12 So David said to Uriah, “Remain here another day, and I will send you back tomorrow.” Uriah remained in Jerusalem that day and the following day. 13 Now David invited him to eat in his presence, and he drank until he got Uriah drunk. In the evening, he went to lie down in his lodging with the servants of his lord, but he did not go down to his house.

14 That morning, David wrote a message to Joab and sent it by way of Uriah. 15 He wrote in the message, “Send Uriah to the front of the line where the fighting is heaviest then withdraw from him, so that he may be struck down and die.”

16 So as Joab was besieging the city, he stationed Uriah in a place where he knew fierce men were. 17 When the men of the city came out, they fought with Joab, and some people among those who served David fell; Uriah the Hittite died among them.

18 Joab sent word to inform David of all of the events of the battle. 19 He instructed the messenger, “When you finish telling the king all the details of the battle, 20 if his anger rises and he says to you, ‘Why did you approach so near to the city? Did you not know that they might shoot from the city wall? 21 Who killed Abimelek the son of Jerub-Besheth? Did not a woman throw an upper millstone on him from the city wall so that he died at Thebez? Why did you approach so near to the city wall?’ You shall then say, ‘Additionally your servant Uriah the Hittite is dead.’”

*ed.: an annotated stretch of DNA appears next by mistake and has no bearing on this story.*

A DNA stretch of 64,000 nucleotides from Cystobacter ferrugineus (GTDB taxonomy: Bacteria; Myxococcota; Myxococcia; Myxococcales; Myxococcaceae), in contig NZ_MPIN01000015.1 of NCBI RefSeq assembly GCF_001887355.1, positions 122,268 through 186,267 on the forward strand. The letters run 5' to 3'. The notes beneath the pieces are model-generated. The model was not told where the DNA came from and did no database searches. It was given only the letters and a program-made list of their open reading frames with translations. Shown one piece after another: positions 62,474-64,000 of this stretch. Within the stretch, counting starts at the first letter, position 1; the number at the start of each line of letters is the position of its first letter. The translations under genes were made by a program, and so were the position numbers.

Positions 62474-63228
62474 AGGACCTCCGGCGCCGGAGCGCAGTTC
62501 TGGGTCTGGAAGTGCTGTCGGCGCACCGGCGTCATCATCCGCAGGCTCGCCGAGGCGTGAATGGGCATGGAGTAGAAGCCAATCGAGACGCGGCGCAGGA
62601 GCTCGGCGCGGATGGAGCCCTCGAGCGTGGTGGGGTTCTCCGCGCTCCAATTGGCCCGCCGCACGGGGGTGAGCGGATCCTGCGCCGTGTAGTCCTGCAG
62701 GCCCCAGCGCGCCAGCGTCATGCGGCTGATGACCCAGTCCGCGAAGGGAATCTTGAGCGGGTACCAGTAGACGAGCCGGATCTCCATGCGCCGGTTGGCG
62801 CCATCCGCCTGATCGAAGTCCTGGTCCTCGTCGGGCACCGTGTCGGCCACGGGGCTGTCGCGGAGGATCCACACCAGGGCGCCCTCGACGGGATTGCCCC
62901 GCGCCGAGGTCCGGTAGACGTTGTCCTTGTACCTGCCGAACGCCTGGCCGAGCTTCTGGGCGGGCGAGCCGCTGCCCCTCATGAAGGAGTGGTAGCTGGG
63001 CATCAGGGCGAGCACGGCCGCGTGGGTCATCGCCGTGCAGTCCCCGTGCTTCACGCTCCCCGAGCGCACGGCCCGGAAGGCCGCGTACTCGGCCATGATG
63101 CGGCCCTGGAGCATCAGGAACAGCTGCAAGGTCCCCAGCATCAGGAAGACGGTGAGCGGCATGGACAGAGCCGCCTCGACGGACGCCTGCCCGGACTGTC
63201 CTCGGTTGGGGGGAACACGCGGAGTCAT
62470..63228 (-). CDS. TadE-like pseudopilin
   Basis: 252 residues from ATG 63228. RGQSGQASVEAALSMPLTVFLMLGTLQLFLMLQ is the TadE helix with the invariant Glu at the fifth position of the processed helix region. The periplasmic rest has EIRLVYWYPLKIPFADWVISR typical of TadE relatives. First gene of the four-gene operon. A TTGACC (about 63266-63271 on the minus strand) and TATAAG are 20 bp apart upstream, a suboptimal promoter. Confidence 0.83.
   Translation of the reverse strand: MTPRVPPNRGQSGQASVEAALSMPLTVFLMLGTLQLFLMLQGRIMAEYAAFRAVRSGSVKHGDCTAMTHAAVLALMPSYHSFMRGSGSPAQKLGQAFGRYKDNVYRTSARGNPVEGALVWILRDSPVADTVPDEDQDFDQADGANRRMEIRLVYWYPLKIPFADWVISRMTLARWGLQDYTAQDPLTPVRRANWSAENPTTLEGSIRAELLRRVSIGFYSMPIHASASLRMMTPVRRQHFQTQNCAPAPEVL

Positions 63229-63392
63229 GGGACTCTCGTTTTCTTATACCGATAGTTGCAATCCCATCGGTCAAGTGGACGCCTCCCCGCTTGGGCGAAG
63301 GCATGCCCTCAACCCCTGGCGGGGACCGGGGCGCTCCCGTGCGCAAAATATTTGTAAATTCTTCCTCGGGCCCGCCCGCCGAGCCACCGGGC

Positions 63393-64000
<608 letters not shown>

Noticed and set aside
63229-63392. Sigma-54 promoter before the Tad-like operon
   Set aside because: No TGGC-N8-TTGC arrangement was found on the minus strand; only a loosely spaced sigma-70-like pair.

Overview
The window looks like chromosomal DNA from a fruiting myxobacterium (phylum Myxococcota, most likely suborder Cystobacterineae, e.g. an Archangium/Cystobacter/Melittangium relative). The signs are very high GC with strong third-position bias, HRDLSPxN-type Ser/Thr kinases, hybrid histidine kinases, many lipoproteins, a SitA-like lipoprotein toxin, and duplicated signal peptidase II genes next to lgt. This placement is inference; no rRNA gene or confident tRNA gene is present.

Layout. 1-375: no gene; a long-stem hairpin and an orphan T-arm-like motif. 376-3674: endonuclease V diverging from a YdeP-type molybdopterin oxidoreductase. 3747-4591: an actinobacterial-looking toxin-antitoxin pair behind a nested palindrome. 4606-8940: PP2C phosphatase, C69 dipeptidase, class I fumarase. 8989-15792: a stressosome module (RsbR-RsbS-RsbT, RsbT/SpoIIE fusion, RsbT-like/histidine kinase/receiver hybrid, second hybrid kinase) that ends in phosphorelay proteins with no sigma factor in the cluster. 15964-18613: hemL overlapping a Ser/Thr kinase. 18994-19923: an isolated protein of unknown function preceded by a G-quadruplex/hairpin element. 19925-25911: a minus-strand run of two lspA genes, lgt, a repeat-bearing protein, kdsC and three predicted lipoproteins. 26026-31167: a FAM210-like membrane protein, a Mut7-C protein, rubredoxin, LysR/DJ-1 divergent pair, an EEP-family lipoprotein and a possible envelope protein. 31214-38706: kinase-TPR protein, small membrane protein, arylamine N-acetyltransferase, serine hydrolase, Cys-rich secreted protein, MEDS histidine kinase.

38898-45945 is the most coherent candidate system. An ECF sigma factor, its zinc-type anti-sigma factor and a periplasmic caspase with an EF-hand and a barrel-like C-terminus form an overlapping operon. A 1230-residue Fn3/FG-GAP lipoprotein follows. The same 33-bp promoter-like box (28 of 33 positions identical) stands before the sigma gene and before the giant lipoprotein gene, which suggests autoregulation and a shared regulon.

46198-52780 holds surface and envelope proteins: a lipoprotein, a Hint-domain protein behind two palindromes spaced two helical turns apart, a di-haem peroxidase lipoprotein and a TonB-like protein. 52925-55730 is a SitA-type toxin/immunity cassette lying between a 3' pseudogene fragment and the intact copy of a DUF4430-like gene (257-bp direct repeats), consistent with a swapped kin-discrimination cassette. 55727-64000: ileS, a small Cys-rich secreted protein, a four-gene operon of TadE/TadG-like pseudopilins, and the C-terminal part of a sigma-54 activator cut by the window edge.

22 So the messenger departed and came to report to David everything that Joab had sent with him. 23 The messenger reported to David, “The men prevailed over us when they came out against us in the open field, but we drove them back to the entrance of the gate. 24 Then the archers shot at your servants from upon the city wall, and some of those who serve the king are dead. Even your servant Uriah the Hittite died.”

25 So David replied to the messenger, “Thus you shall report to Joab, ‘Do not allow this thing to dismay you, for the sword devours one as well as another. Sustain your attack against the city and bring it to ruin.’ Encourage him with this reply.”

26 When the wife of Uriah heard that her husband was dead, she mourned for her husband. 27 When the time of mourning was concluded, David sent for her and brought her to his house. She became his wife and bore him a son. But the thing that David had done was displeasing to the Lord.

Luke 15:11–32